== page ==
I left Cuba in the late 1960s after I realized I could no longer live under the revolution I had once welcomed with open arms. For years, every time I would remember a story about that time — about my family, my artists' collective, my time in prison — I would tell it. Dean Haspiel is a member of my extended family, so he literally grew up hearing these stories. One day he told me I had to write them down. I told him there was too much to write, too much to remember. "You write it as a novel," he said, "and I will illustrate it."
What would happen when I tried to remember the details of what I had spent years trying to forget? I went to Florida for two weeks and returned to New York with more than three hundred pages. My memories gushed like the rush of water over a dam. To select what would move the story forward was like playing chess: every single move was important.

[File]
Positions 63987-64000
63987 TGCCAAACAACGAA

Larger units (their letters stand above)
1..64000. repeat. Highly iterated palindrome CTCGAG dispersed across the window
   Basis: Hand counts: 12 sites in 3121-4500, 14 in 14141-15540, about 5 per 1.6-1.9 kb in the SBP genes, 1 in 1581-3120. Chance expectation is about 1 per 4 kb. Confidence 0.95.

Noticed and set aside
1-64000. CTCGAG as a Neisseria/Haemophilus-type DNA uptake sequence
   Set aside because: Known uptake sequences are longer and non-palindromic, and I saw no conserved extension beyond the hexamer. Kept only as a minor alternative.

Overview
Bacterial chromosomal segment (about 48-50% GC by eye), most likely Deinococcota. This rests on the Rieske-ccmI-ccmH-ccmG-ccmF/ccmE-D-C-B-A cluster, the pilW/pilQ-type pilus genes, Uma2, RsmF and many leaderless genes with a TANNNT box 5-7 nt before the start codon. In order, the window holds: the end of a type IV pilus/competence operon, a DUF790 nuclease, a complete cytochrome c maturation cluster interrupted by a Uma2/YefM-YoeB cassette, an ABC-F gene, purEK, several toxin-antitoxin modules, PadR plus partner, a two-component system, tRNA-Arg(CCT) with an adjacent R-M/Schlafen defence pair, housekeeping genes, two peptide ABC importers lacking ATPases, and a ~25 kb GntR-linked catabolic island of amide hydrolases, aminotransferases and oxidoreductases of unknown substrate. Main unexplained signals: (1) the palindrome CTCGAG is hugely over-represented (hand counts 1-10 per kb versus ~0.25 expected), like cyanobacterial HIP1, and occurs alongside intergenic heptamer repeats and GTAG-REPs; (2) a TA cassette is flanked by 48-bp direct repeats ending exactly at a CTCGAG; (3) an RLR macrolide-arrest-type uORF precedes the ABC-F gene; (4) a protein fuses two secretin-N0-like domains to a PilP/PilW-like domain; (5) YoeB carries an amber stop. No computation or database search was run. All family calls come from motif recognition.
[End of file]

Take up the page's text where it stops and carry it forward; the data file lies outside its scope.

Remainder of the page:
Finally, the collaboration with Dean began. Like me, he is very sure of himself, and I knew we would clash. I had always admired his work and for years I encouraged him to be true to his artistic principles. But now I had to ask myself, what about mine? He would have to recreate my memories and feelings visually, and what if I didn't like them? As a painter, I am accustomed to creating my pieces, identifying the pictorial problems, and solving them myself.
Weeks and months went by, and I learned that when you're working with someone at a similar level of creativity and experience, a miracle happens. We were a match, and after two years my world of words became a visual theater.
Seeing the stories in print, I sometimes remember the biting sting of the hose against my body, and smell my flesh burning from the wires. The fear will never go away, but I don't live at its mercy anymore. I now have a stronger sense of myself. I can write this work of fiction, inspired by my true experiences, with the hope of making my country a better place.